Community, Latest News

Mural Honors Historic Figures

FSU professor, students dedicate art to black history

Fairmont’s Palatine Park has a new mural — under the bridge separating its north and south sides — which honors some of its historical luminaries.

“Our goal was to try and find people who maybe persisted beyond any kind of dark, or you might say some kind of struggle, in their life and saw some kind of illumination,” said Joel Dugan, Chair of the Department of Architecture Art & Design at Fairmont State University and artist.

Luminary is a folk art tradition that can be done without a lot of money, Dugan said. The only tool is a nail or needle. The canvas is tinfoil which is poked full of holes and then illuminated casting its image on the walls of a dark room.

In addition to Dugan, five students in a class dedicated to researching, proposing and painting the mural helped. Fourteen students participated in the class but only a few could help paint because of COVID-19.

The funding for the mural was paid for by Fairmont and the Marion County Commission, according to Fairmont Mayor Brad Merrifield. It cost about $8,000 and did not go to the students or Dugan who donated their time.

“I’m ecstatic over it,” Merrifield said. “It makes me feel good that we’re honoring a group of people that I don’t think anyone would say they don’t deserve it.”

Merrifield and Dugan both said more murals are in the works. There is space for two more to the right and left of the one completed on Thursday, Dugan said.

The project proposal included the reasons each figure was chosen. It honors four individuals and one group.

They are: 

 Johnnie Johnson

Johnson was a jazz, blues, and rock and roll musician, and a member of the Rock and Roll Hall of Fame. 

He was posthumously awarded the Congressional Gold Medal for helping to desegregate the Marines during WWII.

“He endured racial barbs to inspire change in the segregation policy of the United States Marines,” the proposal said.

Julia Pierpont

Julia Pierpont was the wife of Francis Pierpont and founder of what is now Memorial Day.

While staying in Virginia, Pierpont became concerned about the conditions of Union soldier’s graves. She organized a group to clean and decorate a local cemetery and as news spread groups around Virginia did the same.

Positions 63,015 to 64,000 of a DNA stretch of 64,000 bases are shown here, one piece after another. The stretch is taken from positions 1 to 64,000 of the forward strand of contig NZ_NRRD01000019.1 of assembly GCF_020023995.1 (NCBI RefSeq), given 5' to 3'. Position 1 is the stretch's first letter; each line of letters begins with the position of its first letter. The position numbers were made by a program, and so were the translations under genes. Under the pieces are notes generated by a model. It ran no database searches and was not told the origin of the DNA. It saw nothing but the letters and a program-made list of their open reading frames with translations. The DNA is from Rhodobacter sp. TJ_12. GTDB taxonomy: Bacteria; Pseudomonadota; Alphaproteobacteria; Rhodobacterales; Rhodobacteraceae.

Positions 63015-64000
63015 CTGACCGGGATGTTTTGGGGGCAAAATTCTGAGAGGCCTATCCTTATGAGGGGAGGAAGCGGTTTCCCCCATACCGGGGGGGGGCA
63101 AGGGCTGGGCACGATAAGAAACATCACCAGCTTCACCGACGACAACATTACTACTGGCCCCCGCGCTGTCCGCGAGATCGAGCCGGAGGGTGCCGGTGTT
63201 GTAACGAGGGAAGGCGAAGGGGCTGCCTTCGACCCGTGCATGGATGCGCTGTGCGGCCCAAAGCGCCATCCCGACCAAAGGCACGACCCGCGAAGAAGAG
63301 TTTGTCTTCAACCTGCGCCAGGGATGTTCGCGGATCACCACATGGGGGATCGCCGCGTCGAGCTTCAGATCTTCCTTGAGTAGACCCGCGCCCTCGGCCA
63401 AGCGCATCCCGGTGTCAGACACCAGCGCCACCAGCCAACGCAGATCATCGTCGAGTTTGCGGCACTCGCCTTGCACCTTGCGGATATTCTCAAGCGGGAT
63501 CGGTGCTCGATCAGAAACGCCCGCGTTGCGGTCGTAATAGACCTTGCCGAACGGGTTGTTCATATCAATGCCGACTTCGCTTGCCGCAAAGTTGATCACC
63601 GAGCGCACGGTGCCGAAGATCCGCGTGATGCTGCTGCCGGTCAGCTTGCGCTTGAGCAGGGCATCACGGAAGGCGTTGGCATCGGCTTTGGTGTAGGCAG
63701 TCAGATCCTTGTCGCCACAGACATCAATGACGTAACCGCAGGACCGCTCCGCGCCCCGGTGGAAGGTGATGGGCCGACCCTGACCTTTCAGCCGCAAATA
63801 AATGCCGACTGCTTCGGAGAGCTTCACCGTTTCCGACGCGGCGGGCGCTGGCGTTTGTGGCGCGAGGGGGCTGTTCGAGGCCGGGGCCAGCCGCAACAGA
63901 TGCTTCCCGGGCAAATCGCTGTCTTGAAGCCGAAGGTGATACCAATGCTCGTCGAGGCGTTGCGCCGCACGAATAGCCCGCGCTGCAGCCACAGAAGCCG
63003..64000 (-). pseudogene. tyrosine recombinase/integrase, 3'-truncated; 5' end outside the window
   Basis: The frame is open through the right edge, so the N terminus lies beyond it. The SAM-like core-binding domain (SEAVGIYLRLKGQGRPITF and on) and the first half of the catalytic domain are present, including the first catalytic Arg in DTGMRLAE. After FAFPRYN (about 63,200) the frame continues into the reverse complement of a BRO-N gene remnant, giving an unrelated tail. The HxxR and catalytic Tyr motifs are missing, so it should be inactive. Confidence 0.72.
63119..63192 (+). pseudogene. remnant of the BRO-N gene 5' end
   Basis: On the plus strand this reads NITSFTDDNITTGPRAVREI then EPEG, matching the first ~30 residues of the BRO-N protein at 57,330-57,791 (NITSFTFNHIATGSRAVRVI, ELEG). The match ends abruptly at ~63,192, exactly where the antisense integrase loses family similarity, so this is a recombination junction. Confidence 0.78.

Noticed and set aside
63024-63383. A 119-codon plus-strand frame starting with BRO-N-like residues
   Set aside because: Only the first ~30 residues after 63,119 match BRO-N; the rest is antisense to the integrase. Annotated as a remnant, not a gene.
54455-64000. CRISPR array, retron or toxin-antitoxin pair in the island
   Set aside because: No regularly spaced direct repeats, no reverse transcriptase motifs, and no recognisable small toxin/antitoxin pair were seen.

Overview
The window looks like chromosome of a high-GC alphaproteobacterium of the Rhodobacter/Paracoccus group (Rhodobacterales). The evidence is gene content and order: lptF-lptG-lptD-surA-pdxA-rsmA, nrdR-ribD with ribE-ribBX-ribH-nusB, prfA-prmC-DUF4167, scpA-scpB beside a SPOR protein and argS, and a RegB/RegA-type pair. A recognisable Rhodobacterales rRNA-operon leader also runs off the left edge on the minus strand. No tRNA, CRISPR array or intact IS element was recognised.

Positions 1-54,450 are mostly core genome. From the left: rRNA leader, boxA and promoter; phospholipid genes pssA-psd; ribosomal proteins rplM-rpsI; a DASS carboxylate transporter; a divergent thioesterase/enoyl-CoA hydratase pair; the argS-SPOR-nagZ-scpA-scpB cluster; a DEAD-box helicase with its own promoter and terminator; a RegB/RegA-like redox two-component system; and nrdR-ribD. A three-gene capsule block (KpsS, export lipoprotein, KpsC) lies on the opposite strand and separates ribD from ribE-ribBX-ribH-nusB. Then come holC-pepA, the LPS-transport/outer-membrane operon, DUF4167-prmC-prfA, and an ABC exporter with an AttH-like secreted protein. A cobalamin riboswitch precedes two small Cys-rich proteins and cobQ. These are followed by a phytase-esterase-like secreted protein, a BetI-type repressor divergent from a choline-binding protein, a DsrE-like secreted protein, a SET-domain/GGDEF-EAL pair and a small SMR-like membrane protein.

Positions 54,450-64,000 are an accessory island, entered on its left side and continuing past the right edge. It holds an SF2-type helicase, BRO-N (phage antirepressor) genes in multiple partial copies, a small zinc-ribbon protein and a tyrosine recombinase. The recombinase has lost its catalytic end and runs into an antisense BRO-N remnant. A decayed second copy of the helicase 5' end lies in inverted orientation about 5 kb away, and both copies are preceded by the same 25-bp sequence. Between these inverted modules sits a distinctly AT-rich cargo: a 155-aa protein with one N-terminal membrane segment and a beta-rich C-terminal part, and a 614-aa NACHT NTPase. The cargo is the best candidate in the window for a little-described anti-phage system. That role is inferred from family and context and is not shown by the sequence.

It’s believed her decorating event is the reason National Decoration Day, which was soon renamed to Memorial Day, was started.

Colonel George “Spanky” Roberts

Colonel George “Spanky” Roberts was of the first Tuskegee Airmen.

Roberts went to elementary and high school in Fairmont. He attended West Virginia State College, now West Virginia University, at 15 and graduated at 18 with a degree in mechanic arts in 1938.

In 1941, he joined the military as the first Black aviation cadet and graduated first in his class.

In WWII, Roberts commanded a fighter squadron and flew in 78 combat missions over Europe.

Harriet “Aunt Hat” Wilson Whitely

Aunt Hat was sold with her mother and sister on the steps of the Marion County Courthouse in 1855.

When she died in 1941, the Fairmont Times ran her obituary for five days describing her background and contributions, Dugan said. Aunt Hat was one of the first Black women to enter the school system in Marion County; she could read, write and ended her life as a homeowner.

“Students were extremely inspired by her story and wanted to include her,” Dugan said.

Coal Miners 

“We believe it is necessary to pay tribute to the hardworking men, women, and industry that have been a cornerstone to the county, state, and the overall nation. Coal miners have been an integral part of this region, including the tragic mine disasters in Monongah (1907) and Farmington (1968) that led to more effective federal safety laws for mines, as well as an overall supportive community,” the proposal said.

Tweet  @WillDean_DP